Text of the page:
New research suggests that individuals with rheumatoid arthritis who are taking an opioid painkiller may face a higher risk of experiencing a potentially serious infection.
In a study published late last month in the medical journal Arthritis & Rheumatology, researchers from Vanderbilt Medical Center found that side effects of opioids may include a risk of rheumatoid arthritis infections, as well as an increased risk of hospitalization as a result of the infection.
Researchers used medical data involving patients enrolled in Tennessee Medicaid between 1995 to 2009, which included an analysis of nearly 14,000 patients, finding 1,790 patients with rheumatoid arthritis who had at least one hospitalization for a serious infection.
More than 95% of the patients with rheumatoid arthritis used opioids at least once, compared to 87% use in the Medicaid group overall. Nearly half of the patients used hydrocodone, 22% used propoxyphene, 12% used Oxycodone, nearly six percent used morphine, five percent used codeine and six percent use other types of opioids.
Researchers found the risk of serious infection was higher during periods of current opioid drug use compared to non-use. The risk was also higher during periods of use of long-acting opioids and during immunosuppressive opioid use.
Rheumatoid arthritis is an autoimmune disorder that mostly affects a patient’s joints, causing swelling and pain. Swelling and pain often worsen following periods of rest. Patients may experience inflammation in the lungs and around the heart.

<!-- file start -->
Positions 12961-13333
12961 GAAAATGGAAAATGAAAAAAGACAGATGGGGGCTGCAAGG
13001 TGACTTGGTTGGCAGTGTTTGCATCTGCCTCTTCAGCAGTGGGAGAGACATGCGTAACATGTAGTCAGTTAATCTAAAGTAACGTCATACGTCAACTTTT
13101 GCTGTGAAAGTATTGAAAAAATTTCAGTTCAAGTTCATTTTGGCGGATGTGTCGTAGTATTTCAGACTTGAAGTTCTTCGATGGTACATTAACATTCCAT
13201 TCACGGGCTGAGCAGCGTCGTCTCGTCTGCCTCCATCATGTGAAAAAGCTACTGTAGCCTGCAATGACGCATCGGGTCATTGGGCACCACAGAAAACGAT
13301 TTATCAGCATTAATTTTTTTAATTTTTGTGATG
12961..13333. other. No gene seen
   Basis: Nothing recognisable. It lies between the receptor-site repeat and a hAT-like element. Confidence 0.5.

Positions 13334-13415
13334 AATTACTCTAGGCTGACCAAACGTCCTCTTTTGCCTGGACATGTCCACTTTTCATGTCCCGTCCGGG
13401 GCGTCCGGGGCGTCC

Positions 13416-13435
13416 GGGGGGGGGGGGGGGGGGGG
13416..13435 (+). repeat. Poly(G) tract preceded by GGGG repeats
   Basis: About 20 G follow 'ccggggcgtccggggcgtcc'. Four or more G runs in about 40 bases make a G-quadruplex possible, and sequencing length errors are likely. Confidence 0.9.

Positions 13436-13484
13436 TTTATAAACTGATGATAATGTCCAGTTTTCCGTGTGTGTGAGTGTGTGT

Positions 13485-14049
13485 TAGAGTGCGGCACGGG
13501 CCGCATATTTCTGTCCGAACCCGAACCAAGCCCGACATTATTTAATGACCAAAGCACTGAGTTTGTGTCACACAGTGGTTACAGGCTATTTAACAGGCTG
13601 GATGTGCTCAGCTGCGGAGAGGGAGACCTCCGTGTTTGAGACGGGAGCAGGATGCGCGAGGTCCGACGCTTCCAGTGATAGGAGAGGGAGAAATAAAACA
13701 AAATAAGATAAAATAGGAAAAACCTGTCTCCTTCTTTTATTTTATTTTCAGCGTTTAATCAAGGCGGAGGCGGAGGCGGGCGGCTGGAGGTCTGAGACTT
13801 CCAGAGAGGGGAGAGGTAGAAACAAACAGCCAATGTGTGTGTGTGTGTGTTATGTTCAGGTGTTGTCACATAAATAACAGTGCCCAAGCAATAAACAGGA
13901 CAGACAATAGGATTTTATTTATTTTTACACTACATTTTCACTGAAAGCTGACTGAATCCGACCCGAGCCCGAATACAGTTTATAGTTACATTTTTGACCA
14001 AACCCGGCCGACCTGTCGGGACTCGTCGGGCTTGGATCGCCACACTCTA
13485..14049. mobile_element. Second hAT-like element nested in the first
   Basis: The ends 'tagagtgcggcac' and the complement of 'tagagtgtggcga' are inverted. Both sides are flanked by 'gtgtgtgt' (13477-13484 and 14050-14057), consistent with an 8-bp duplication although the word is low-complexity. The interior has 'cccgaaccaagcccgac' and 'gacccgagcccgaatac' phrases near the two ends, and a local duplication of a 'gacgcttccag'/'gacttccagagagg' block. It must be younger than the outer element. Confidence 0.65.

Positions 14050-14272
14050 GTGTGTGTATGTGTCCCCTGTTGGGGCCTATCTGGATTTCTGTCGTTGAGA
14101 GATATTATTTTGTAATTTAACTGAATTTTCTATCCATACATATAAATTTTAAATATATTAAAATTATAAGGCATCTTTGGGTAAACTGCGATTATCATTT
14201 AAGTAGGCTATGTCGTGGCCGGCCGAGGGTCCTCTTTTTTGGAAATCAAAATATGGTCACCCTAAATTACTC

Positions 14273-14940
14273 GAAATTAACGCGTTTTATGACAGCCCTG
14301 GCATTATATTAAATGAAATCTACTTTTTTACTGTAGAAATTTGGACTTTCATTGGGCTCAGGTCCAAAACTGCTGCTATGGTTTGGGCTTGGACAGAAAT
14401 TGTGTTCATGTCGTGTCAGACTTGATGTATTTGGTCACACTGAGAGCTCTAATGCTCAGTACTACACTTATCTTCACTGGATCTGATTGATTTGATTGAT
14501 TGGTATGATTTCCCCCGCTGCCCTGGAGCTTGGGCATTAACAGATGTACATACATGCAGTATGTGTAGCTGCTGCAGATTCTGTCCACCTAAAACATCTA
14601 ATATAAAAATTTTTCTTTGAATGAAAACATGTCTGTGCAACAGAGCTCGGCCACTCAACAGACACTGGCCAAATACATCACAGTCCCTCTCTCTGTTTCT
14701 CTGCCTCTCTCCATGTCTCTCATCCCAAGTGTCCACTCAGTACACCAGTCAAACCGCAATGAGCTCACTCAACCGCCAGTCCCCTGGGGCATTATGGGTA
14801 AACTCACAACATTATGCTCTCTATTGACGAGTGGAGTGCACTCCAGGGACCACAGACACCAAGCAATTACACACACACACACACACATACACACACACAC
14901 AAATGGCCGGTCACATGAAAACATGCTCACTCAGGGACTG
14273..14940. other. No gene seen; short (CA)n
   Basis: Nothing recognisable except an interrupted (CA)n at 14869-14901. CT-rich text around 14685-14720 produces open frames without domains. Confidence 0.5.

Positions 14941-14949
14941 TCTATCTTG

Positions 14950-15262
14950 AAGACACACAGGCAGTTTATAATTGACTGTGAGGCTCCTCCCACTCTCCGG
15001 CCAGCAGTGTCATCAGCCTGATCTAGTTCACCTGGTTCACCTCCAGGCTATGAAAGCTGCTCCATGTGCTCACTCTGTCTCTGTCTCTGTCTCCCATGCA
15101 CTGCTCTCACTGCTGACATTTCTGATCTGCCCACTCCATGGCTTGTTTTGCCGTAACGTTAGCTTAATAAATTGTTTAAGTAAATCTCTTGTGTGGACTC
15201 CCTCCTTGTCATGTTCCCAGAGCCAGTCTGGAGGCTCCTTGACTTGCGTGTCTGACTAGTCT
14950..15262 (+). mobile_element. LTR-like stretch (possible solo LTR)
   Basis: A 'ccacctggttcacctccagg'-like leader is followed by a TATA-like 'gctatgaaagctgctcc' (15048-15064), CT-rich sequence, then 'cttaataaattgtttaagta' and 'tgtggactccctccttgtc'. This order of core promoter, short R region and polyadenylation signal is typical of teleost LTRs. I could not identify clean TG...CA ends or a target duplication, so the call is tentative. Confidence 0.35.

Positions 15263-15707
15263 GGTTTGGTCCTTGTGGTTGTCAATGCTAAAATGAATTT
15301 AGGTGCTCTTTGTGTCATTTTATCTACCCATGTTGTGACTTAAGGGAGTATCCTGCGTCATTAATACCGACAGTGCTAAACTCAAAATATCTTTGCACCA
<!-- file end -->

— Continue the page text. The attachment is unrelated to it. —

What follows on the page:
There is no cure for rheumatoid arthritis, so it is typically treated with painkillers, steroids and disease-modifying anti-rheumatic drugs (DMARDs).
Rheumatoid arthritis typically affects women over the age of 40 with few effective and satisfying treatments. With an older affected population, this also places them at risk of suffering severe side effects from the powerful medications they are taking to combat the condition, affecting the elderly more and more. The increased risk is thought to be associated with the autoimmune disease process itself.
This most recent study found that patients with rheumatoid arthritis using opioids have a risk of serious infections, but the risk was elevated if patients used immunosuppressive medications, glucocorticoids, proton-pump inhibitors and DMARDs, many drugs used to treat the condition.
The risk of infection was higher in patients during periods of current use of opioids and in patients using higher daily doses of opioids, and long acting formulations.
Opioid Abuse Concerns
In 2012, the CDC named prescription painkiller overdoses a “U.S. epidemic.” The report detailed the increasing numbers of overdose deaths by opioid and narcotic painkillers. The report noted opioid painkillers were responsible for more deaths than cocaine and heroin combined since 2003.
Another more recent CDC report found that women are affected by prescription painkiller abuse more than men. In 2013, the CDC reported that overdose deaths among women are on the rise in the U.S. The CDC found a 400% increase in overdose deaths caused by prescription pain medication among women since 1999.
However, a 2015 study suggests the country may be turning a corner on painkiller abuse. A study published in the New England Journal of Medicine found that rates of opioid painkiller use declined from 2011 to 2013.
The researchers said that the decline could be attributed to effective intervention and prevention programs launched to battle the drug abuse problem.